Community Action lunch honors service workers
Greenfield Recorder 02/02/2013, Page A01
By CHRIS SHORES Recorder Staff
DEERFIELD — At an anti-poverty agency’s annual gratitude luncheon Friday, federal and state lawmakers were told that more tax dollars are needed to support poverty programs in the Pioneer Valley.
Community Action — whose reach stretches to nearly 360,000 people across Franklin, Hampshire and Hampden counties and the North Quabbin region — received 82 percent of its $31 million revenue last year from federal or state funding.
But human services budgets have seen cuts in recent years, and more may come soon if automatic federal “sequestration” cuts occur, said Jo Comerford, executive director of the National Priorities Project — a Northampton-based non-profit research organization that analyzes, summarizes and publishes budget and tax information for the public.
“The next two months are critical if we want to change our nation’s budget course,” said Comerford during a keynote speech at the luncheon at Deerfield Academy. “Think about the programs that you’ve heard about today. Think about sequestration, which would hit these programs harder than they’ve already been hit.”
U.S. Rep. Jim McGovern, the new congressman for Greenfield and eastern Franklin County, told attendees that Community Action provides the services he routinely fights for in Washington.
And Franklin County’s three state representatives — Denise Andrews, Stephen Kulik and Paul Mark — said they plan to use what they learned about Community Action’s programs during future discussions on Beacon Hill.
Andrews, D-Orange, feels it necessary to back Community Action, because she said it is the region’s “top provider” in services for families in need and youth.
“In our society, we have the haves and have-nots, and that split is becoming too much,” she said after the event. “That’s not OK for our country and it’s not OK for our communities.”
Kulik, D-Worthington, said he has trouble imagining what this region would be like without Community Action. On the House Committee on Ways and Means, he plans to look out for the agency’s interests during the upcoming budget discussions.
“I’m a little disappointed in the governor’s budget proposal,” said Kulik, after the lunch. “While he is proposing significant spending increases, not a lot of that is directed toward human services. … I’m hoping that as we go through the legislative process, we can address a lot of these needs.”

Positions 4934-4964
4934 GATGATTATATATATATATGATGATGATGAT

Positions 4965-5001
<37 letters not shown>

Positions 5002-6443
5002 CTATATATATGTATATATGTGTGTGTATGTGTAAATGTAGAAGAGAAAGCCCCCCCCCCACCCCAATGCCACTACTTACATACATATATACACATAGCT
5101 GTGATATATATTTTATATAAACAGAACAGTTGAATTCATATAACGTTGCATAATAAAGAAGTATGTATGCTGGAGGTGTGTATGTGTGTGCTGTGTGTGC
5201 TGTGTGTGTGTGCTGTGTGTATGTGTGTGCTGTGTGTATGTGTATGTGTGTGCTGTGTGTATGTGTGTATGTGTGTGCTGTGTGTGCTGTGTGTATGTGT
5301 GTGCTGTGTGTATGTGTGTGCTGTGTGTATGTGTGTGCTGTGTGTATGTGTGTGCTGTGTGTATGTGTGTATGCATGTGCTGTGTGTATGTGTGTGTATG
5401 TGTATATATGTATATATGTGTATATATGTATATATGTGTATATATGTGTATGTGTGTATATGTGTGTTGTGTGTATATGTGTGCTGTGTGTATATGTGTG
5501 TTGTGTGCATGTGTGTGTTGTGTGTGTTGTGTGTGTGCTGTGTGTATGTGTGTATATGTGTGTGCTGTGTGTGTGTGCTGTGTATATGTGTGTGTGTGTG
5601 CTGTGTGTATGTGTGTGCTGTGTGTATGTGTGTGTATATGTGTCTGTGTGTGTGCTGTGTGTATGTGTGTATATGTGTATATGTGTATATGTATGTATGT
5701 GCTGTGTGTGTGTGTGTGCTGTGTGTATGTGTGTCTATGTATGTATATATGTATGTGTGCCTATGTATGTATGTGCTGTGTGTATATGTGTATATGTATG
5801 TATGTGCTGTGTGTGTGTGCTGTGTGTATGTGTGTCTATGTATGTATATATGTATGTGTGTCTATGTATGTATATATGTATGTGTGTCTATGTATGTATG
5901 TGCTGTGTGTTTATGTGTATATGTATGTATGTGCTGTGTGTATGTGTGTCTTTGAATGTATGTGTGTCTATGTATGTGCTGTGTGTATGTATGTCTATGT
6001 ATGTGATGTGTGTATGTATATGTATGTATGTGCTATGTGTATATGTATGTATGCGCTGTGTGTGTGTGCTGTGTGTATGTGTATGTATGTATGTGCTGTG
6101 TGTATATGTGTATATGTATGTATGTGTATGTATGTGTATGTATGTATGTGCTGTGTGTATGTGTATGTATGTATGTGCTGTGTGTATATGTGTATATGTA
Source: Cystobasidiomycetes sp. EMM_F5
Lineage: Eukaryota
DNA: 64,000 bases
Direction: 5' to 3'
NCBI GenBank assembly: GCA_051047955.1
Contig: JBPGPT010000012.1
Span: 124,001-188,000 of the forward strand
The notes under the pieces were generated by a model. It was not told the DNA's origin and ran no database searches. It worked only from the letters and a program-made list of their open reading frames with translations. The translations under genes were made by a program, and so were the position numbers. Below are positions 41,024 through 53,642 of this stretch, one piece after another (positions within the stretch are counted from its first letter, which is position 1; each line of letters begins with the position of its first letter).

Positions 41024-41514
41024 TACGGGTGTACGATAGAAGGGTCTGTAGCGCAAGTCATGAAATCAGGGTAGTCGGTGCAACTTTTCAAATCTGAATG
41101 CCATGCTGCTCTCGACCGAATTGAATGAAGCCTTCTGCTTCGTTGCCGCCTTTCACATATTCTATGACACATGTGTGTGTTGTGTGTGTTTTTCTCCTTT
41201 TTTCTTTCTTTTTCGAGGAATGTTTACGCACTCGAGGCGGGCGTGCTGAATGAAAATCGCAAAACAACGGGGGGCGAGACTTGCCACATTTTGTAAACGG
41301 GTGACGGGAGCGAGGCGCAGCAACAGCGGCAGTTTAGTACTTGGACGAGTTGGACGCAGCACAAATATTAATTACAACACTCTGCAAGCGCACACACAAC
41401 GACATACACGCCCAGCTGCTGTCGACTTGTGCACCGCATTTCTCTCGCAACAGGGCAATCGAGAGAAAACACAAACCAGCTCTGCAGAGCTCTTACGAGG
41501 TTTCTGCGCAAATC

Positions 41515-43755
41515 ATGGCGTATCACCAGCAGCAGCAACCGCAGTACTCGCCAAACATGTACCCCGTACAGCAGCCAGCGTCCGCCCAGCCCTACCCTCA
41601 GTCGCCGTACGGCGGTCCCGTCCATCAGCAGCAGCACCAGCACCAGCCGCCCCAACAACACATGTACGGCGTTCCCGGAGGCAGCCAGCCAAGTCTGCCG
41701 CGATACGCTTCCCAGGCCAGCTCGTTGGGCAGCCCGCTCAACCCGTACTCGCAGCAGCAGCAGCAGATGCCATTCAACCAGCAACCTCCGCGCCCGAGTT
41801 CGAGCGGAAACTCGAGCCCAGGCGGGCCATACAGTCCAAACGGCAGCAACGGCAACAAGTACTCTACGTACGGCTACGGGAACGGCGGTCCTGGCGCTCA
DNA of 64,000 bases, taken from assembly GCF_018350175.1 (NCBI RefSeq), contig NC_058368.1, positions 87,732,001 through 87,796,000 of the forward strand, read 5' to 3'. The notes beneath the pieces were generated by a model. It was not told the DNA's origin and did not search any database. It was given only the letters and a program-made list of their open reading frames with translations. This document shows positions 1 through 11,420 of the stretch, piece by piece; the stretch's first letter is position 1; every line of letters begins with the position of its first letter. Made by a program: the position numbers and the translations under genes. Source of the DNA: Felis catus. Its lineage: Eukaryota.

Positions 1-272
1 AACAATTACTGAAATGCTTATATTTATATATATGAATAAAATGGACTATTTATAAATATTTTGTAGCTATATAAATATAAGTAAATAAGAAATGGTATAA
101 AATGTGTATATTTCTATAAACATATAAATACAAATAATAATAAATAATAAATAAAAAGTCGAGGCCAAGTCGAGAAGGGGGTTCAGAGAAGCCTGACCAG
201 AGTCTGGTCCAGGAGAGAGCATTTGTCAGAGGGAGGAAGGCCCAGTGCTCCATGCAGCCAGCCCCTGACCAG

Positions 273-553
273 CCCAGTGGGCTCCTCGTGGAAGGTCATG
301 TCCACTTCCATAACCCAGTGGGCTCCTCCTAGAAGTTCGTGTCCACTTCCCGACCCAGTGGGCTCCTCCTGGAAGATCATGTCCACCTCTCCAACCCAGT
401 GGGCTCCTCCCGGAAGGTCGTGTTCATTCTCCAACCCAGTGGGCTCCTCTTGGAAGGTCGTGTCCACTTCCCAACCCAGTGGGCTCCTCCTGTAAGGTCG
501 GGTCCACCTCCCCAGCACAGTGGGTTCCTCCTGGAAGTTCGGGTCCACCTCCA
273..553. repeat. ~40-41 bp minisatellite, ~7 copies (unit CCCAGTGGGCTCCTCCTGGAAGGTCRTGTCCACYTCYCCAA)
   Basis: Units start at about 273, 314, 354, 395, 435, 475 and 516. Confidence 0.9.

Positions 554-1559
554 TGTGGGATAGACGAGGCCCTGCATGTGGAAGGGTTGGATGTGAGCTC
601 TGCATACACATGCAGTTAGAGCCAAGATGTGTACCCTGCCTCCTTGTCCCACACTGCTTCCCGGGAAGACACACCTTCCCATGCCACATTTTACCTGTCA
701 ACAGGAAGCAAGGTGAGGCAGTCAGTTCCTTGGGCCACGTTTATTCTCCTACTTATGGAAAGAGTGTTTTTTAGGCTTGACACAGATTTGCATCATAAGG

During the event, Executive Director Clare Higgins ran through some numbers from Community Action’s 2012 annual report: 16,400 people given fuel assistance, 3,100 that now live in more energyefficient homes, 850 children prepared for early education programs and 150 young people who learned how to become better parents.
The numbers on the agency’s budget chart “represent change in a person’s life, they represent a world of possibilities,” said Higgins.
After Higgins briefly highlighted each of the agency’s programs, three awards were given to local volunteers and philanthropists.
Christopher “Monte” Belmonte — a radio personality for WRSI, who most famously pushes a shopping cart from Northampton to Greenfield as a fundraiser and awareness event for the Food Bank of Western Massachusetts — earned the Jane Sanders Achievement Award.
Higgins said that Belmonte has “taken his job as a radio talk show host and turned it into an ambassador for the community.”
“I am extremely humbled to be receiving this award,” said Belmonte, a Turners Falls resident. “I’m an entertainer who gets basically paid to be a professional idiot and … two times a year, I do a wacky publicity stunt to raise money for your great organizations.”
Matthew Lee, a 22-year old Greenfield resident and Greenfield Community College student, earned the Youth Award for his work with the Community Action Youth Programs.
And Shirley Ely, affectionately called “Grandma Shirley” by those she comes into contact with, received the Volunteer Award, although she was not at Friday’s event. Ely has volunteered in Parent-Child Development Center classrooms for the past two decades.